Texas A&M University School of Law

The Spring semester in law school is a new beginning for students, staff, and faculty, but it can be extremely difficult for 1Ls who have just received their first semester grades. It’s normal for law students, most of whom have achieved consistent academic success over the years, to experience a range of emotions when they receive grades that don’t match their expectations. Disappointment, frustration, and even anger are common initial reactions. But throughout the years I’ve taught 1Ls, the reaction I’ve observed most of all is bewilderment. Exploring this reaction of bewilderment fully would require more than a blog entry. But for now, I think this general reaction signals a fundamental difficulty some students experience in knowing how to move forward productively in the face of unexpected feedback that is inconsistent not just with their past grades, but with their deeply-rooted sense of identity.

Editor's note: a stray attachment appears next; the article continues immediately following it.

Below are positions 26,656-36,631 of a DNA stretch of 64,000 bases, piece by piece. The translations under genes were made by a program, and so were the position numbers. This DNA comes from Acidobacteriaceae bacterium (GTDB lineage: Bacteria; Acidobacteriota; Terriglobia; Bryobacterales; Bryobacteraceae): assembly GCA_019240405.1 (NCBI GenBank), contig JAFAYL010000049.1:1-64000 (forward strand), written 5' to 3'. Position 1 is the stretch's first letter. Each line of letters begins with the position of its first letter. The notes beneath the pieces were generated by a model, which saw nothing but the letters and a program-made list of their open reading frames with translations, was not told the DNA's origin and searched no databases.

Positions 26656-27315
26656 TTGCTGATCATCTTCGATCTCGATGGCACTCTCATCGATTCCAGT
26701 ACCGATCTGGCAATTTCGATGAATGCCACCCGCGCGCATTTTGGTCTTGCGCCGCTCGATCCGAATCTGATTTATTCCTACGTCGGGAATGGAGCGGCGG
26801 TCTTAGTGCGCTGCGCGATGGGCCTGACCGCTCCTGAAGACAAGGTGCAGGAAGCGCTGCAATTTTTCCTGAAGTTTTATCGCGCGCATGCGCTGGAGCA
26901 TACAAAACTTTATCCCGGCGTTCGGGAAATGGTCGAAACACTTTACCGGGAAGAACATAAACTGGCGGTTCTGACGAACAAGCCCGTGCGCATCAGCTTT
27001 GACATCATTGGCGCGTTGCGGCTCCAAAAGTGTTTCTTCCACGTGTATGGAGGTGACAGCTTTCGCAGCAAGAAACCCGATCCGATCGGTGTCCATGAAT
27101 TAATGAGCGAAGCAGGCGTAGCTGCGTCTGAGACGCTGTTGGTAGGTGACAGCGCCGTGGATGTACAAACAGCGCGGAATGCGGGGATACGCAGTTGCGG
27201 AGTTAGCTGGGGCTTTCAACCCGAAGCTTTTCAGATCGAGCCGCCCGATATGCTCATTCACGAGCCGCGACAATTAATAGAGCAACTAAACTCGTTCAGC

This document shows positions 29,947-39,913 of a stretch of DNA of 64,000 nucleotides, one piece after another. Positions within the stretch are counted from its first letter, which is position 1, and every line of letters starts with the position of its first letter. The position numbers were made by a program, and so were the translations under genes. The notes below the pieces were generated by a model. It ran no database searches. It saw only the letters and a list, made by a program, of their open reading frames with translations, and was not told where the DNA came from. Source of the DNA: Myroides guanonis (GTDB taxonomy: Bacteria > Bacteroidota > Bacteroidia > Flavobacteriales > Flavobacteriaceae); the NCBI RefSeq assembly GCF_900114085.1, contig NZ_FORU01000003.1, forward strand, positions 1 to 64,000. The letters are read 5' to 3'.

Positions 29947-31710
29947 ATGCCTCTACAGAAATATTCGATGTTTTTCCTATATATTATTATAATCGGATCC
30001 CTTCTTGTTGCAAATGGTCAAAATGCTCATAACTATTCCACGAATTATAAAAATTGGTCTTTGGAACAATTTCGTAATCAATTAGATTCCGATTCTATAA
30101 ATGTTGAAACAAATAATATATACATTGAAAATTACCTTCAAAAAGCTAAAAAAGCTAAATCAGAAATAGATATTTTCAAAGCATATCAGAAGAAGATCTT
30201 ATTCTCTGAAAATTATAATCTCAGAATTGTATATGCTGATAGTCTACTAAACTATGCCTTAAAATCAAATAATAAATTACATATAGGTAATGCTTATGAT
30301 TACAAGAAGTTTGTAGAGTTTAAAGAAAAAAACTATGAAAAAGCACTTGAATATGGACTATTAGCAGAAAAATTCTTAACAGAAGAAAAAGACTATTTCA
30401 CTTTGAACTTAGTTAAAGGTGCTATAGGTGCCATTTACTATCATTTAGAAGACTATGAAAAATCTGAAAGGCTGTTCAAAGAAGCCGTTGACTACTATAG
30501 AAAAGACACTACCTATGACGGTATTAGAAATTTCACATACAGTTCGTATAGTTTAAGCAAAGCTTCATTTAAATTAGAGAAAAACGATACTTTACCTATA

To help students “right the ship” in the early Spring, three core lawyering competencies can be especially important: grit, resilience, and strategic pivoting. This powerful triad of competencies provides a key to succeeding with difficult challenges. Lawyers face difficult challenges on a daily basis—demanding schedules, difficult personalities, and regular setbacks and even losses—so learning and internalizing these competencies in law school can help students with their longer-term careers. But 1L students may be especially receptive to exploring them in the first weeks of the Spring semester as they struggle to process Fall grades and figure out a strategic path forward in the Spring.